A lot can happen in six years, and in the past six years, a lot did. Celebrity presidents entered and exited office. Global pandemics surged and waned. And amidst the din of a shifting world, Animal Collective started writing songs again.
Animal Collective is the genre-defying musical project of high school friends and collaborators Avey Tare (Dave Portner), Panda Bear (Noah Lennox), Deakin (Josh Dibb), and Geologist (Brian Weitz), and they're ready to rock North Adams with synthesizers and drum breaks. On Friday, March 11, Animal Collective will bring their signature electro-psychedelic sound to the Massachusetts Museum of Contemporary Arts' Hunter Center as they tour in support of their 11th studio album, "Time Skiffs." For Animal Collective's cult fanbase, who revere the band's experimental approach to pop music, "Time Skiffs" is a huge deal — its phantasmagoric songs represent Animal Collective's first full-length studio release in half a decade. What's more, the album is the first of Animal Collective's studio projects since 2012 to include contributions from all four band members.
"I think we all settled into some sort of state of patience and calm and gratitude to just be like, 'This is amazing that we have this at all, and let's just let it take the time it needs to take," Animal Collective member Deakin said during a phone interview with The Eagle.
"Time Skiffs" is a short album, but a long time coming. Its nine songs emerged in the wake of the group's 2016 world tour, when the full group was on a well-deserved hiatus. The band had put out 10 albums in 13 years, and its members had grown up considerably since they swapped their first mixtapes during their high school years in early 2000s Baltimore. Three out of four members had solo side projects. Half of the group now had children. With one member living full time in Lisbon, getting the full band together for recording sessions proved tricky.
In 2018, the three stateside members of Animal Collective — Deakin, Avey Tare, and Geologist — were invited to partake in a residency at the Music Box Village, a unique performing arts venue in New Orleans where visitors can interact with artist-designed "musical house," architecturally sound structures that double as playable instruments.
"Me and Dave [Portner] and Brian [Weitz] all felt really excited about the opportunity to do something unique there," Deakin said. "Rather than just pulling up a bunch of old songs and reworking them for the space, we wanted to come up with a new set of material that felt site specific and had an openness to it that would allow for using the space to the best of its possibilities."
Two of the songs — "Royal and Desire," the album's concluding track, and "Prester John," which the band released as a single in 2021, emerged from these sessions at Music Box Village.
"The music that we wrote for that and the energy that sort of was created there, I think kind of was the beginning of what this era of music is," Deakin said. Energized by new ideas, the band decided to reconvene in the summer of 2019 for a "writing retreat" in a house outside Nashville to work on new material. But as soon as the band felt ready to record, COVID-19 hit.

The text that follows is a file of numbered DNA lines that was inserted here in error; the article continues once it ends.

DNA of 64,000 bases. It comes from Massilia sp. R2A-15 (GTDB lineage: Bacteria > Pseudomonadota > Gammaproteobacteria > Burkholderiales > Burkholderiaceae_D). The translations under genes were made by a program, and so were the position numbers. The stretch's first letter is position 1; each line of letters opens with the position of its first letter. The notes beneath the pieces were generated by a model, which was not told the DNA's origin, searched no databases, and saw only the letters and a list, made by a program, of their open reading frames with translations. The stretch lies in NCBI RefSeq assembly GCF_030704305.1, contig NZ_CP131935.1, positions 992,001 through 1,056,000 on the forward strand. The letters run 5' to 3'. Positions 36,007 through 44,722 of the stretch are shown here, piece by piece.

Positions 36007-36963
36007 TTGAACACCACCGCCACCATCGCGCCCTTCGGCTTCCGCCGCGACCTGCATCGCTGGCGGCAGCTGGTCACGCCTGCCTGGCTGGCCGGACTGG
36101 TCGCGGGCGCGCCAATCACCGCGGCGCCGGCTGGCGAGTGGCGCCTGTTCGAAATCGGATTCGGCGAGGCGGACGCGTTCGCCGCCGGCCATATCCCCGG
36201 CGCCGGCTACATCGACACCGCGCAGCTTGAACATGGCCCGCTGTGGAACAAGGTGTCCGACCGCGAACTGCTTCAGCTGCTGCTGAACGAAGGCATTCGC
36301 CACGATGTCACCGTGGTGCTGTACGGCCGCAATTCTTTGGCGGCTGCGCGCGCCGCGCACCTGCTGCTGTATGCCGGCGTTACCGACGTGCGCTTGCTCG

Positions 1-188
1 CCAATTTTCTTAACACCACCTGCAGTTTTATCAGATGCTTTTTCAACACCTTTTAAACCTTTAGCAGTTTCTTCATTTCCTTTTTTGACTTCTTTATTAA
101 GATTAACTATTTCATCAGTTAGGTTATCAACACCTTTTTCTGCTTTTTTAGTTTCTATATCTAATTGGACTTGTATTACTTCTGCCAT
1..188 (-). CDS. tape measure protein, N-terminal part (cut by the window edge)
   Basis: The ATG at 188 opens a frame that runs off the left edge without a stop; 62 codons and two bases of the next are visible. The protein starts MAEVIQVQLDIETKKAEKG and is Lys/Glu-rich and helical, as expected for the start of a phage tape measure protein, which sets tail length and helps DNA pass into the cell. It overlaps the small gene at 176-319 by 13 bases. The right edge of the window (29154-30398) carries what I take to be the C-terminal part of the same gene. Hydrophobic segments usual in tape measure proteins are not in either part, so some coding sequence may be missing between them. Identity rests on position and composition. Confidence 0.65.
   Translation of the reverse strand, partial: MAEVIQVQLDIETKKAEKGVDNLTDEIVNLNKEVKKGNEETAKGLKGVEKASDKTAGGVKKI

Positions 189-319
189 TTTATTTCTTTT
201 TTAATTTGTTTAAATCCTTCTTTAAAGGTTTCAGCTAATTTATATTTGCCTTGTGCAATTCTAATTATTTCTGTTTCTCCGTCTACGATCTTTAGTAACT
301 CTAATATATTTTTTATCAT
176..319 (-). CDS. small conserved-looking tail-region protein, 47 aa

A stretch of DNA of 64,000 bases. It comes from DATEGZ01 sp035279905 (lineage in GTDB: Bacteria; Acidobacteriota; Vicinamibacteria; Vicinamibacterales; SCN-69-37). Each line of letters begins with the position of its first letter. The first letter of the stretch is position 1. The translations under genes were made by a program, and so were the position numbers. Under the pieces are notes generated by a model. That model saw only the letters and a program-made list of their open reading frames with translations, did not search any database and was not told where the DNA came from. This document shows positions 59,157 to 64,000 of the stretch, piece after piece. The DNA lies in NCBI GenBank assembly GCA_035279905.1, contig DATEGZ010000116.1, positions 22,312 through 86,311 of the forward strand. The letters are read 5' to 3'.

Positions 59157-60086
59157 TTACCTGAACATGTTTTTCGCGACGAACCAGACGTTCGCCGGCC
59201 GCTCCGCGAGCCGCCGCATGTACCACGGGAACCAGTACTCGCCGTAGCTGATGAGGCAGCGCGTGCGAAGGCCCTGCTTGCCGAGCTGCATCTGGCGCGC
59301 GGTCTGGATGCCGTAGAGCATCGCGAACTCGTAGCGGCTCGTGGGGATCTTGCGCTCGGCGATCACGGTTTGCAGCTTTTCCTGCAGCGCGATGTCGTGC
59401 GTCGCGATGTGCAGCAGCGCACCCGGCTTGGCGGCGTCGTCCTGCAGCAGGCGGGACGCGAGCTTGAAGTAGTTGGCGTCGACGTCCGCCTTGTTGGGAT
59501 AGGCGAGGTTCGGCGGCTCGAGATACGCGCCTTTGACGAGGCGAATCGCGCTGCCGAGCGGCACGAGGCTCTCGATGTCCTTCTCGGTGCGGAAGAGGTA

"The pandemic obviously put a big cramp in what we were doing," Deakin said. "Our manager Zoe had been starting to say, 'Hey, guys, I don't know if this is going to end anytime soon. I think if you guys want to record, you should think about the idea that you might have to try and do this remotely.'"
For a band like Animal Collective, who write music by improvising in a room together, the prospect of a remote generative process was daunting.
"We had initially said, 'No way, we're not even going to try.' None of the songs are written to backing tracks or clicks or loops or anything. So the idea that we would do it without that just seemed sort of impossible. But as the year stretched on, I think we started to feel like maybe it was worth giving it a shot."
Time Skiffs was recorded remotely, with each band member tracking his part and sending it to the others. Deakin believes the band's comfort and trust with each other's musical rhythms helped them pull off such an unconventional recording process.
"There is definitely just something in our psychic DNA at this point that we know how to relate to each other in a way that still translated as present, live and relatable," he said.
But just because Animal Collective is comfortable playing together doesn't mean their work feels static — rather, as Deakin explained, the band constantly looks for ways to surprise and delight each other, which means their sonic palette often changes from album to album.
"Every single time some combination of us does something, whether I'm involved with it or not, we have that sense of wonder like, 'Man, we did this. Where did this come from?' I think that's a huge part of what keeps us vibrant for ourselves," he said. "For a lot of people, it's probably really frustrating. It's kind of why we change so much, because I think we really embrace our constant evolution as individuals. Going back to those high school days, it's always been about trying to discover something that feels new, that feels like we're in some sort of a land that we haven't quite ever been in before."
North Adams is a literal land the band hasn't been in before, and Deakin expressed excitement about hitting the road again for new cities and spaces.
"We got to play a couple of shows in September and even just being on the road for, like, four or five days was incredibly meaningful," Deakin said. "So I really can't wait."